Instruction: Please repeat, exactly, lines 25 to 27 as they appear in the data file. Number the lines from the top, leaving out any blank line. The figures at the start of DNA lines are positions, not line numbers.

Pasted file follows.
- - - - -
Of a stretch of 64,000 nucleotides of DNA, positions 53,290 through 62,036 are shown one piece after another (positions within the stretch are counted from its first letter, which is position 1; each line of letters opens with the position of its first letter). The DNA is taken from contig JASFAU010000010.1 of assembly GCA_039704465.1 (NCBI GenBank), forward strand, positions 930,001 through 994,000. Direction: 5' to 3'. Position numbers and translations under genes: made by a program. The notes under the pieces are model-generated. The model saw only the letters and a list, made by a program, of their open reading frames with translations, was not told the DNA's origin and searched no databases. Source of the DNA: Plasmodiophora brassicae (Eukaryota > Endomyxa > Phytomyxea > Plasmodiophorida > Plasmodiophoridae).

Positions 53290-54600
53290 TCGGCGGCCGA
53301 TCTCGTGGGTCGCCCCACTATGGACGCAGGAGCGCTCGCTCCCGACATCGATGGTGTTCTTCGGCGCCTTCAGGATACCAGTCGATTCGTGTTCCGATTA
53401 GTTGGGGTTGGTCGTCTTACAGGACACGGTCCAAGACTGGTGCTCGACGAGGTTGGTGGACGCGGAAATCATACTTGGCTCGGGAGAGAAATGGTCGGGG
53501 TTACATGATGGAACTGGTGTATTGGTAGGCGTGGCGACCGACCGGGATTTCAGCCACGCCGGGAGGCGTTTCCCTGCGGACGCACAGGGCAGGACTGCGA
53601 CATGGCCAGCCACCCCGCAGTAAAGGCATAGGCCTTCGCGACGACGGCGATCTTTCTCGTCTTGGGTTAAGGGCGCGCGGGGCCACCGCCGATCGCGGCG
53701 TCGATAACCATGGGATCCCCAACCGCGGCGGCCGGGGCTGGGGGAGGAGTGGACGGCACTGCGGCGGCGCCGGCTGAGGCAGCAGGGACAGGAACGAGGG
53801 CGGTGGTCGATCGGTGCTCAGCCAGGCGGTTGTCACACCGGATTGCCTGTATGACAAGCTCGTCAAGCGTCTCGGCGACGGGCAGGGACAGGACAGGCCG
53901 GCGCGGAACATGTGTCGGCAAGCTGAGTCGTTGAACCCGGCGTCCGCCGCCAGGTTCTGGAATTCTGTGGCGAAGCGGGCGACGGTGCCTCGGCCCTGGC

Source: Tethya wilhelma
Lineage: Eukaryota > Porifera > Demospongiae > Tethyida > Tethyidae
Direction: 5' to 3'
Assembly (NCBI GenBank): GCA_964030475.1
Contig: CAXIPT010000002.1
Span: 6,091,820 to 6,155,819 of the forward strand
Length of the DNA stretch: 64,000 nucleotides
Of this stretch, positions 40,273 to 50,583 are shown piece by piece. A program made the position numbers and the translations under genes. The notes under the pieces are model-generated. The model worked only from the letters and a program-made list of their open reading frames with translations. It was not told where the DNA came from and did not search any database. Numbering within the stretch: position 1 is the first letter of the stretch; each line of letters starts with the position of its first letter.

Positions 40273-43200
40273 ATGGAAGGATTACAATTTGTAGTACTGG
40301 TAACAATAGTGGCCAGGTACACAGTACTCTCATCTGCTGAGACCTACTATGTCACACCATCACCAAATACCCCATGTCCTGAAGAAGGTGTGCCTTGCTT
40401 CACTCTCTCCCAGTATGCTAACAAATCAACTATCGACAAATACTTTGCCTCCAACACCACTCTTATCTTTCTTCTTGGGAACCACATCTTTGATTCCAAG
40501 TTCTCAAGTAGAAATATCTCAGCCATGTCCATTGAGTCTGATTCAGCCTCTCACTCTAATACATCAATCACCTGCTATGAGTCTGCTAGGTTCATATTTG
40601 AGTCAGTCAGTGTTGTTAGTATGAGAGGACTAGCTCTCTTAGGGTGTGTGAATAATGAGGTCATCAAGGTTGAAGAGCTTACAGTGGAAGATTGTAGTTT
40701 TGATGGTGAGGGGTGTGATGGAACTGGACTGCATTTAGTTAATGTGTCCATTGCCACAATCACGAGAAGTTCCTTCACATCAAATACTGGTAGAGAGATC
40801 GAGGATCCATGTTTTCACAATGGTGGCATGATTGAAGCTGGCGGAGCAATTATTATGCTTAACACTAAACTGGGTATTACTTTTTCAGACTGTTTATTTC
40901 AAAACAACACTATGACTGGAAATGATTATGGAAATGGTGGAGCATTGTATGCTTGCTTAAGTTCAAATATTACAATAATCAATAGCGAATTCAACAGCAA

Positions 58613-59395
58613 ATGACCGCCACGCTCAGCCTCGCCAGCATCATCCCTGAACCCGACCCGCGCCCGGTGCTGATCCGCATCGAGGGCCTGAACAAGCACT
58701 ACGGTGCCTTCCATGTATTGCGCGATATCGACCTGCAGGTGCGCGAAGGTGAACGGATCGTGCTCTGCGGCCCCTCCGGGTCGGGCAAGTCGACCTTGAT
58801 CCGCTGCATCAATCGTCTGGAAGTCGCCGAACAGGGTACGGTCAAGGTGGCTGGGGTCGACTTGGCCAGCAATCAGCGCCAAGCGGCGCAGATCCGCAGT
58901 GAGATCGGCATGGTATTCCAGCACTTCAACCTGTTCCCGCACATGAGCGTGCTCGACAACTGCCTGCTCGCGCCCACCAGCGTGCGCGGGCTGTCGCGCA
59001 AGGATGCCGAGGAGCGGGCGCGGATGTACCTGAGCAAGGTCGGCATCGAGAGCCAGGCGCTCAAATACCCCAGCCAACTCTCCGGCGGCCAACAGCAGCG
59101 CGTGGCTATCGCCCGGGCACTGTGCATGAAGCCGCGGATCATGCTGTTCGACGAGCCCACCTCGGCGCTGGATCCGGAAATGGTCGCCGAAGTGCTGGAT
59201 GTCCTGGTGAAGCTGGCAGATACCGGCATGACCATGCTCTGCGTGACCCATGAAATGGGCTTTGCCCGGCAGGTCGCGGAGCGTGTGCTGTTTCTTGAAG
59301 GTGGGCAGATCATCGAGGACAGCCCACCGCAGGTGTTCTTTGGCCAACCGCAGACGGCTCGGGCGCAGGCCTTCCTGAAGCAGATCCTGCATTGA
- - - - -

40701 TGATGGTGAGGGGTGTGATGGAACTGGACTGCATTTAGTTAATGTGTCCATTGCCACAATCACGAGAAGTTCCTTCACATCAAATACTGGTAGAGAGATC
40801 GAGGATCCATGTTTTCACAATGGTGGCATGATTGAAGCTGGCGGAGCAATTATTATGCTTAACACTAAACTGGGTATTACTTTTTCAGACTGTTTATTTC
40901 AAAACAACACTATGACTGGAAATGATTATGGAAATGGTGGAGCATTGTATGCTTGCTTAAGTTCAAATATTACAATAATCAATAGCGAATTCAACAGCAA